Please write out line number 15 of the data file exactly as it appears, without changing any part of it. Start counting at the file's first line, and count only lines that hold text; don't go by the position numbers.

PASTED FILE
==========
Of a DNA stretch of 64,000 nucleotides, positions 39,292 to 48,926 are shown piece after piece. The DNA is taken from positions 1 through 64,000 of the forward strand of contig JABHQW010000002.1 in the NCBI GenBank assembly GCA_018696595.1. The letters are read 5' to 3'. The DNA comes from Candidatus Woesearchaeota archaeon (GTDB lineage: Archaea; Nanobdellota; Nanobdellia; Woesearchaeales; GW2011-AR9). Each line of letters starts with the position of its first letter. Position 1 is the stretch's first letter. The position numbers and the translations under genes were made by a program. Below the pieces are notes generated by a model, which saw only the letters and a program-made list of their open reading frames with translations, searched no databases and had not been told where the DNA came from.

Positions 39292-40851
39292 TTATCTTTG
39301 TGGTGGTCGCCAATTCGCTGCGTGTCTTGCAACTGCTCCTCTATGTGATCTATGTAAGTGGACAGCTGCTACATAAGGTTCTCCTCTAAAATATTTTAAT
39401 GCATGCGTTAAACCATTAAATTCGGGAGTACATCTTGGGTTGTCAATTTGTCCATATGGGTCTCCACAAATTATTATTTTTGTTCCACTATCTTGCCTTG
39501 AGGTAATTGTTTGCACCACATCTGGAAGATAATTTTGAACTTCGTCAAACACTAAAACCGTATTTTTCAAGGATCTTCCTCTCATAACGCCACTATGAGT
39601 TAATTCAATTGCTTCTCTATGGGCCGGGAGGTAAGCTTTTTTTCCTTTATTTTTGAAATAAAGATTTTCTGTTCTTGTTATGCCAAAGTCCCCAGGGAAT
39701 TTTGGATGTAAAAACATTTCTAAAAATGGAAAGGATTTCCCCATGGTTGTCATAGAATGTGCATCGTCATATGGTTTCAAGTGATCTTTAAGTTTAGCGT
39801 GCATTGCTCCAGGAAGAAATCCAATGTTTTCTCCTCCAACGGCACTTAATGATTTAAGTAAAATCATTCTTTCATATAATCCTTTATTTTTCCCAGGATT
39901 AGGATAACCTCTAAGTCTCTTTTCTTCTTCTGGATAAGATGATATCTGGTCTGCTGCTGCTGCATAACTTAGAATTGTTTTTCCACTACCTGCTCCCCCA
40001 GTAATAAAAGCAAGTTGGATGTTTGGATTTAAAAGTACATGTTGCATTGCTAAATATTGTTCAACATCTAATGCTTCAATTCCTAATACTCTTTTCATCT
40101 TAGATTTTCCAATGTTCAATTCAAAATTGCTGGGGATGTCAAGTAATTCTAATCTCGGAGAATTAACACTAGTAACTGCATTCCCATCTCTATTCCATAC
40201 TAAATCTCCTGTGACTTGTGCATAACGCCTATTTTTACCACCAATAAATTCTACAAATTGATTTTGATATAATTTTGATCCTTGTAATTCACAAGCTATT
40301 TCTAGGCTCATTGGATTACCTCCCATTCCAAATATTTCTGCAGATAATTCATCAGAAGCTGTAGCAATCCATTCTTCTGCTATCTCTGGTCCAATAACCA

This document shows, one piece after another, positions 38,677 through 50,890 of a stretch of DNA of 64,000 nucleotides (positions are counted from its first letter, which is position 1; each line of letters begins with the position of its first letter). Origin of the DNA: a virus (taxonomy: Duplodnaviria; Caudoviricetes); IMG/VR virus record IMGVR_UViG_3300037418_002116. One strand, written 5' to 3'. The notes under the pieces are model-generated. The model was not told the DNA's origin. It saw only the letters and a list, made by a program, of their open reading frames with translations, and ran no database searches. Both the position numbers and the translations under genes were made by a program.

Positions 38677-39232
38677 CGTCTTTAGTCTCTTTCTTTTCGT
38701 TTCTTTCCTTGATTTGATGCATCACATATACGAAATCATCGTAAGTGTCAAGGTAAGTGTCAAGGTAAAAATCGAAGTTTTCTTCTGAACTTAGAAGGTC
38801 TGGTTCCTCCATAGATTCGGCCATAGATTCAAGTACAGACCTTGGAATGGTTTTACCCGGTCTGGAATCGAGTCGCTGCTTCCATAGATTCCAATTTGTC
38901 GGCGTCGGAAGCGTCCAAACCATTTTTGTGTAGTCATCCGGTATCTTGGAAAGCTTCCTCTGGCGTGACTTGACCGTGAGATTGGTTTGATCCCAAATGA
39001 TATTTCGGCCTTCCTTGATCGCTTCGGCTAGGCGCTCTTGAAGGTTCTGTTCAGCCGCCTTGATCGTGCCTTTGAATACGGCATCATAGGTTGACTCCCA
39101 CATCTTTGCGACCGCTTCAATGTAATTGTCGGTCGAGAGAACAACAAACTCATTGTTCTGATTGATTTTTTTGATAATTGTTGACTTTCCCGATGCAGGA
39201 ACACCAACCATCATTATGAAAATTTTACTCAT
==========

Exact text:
This document shows, one piece after another, positions 38,677 through 50,890 of a stretch of DNA of 64,000 nucleotides (positions are counted from its first letter, which is position 1; each line of letters begins with the position of its first letter). Origin of the DNA: a virus (taxonomy: Duplodnaviria; Caudoviricetes); IMG/VR virus record IMGVR_UViG_3300037418_002116. One strand, written 5' to 3'. The notes under the pieces are model-generated. The model was not told the DNA's origin. It saw only the letters and a list, made by a program, of their open reading frames with translations, and ran no database searches. Both the position numbers and the translations under genes were made by a program.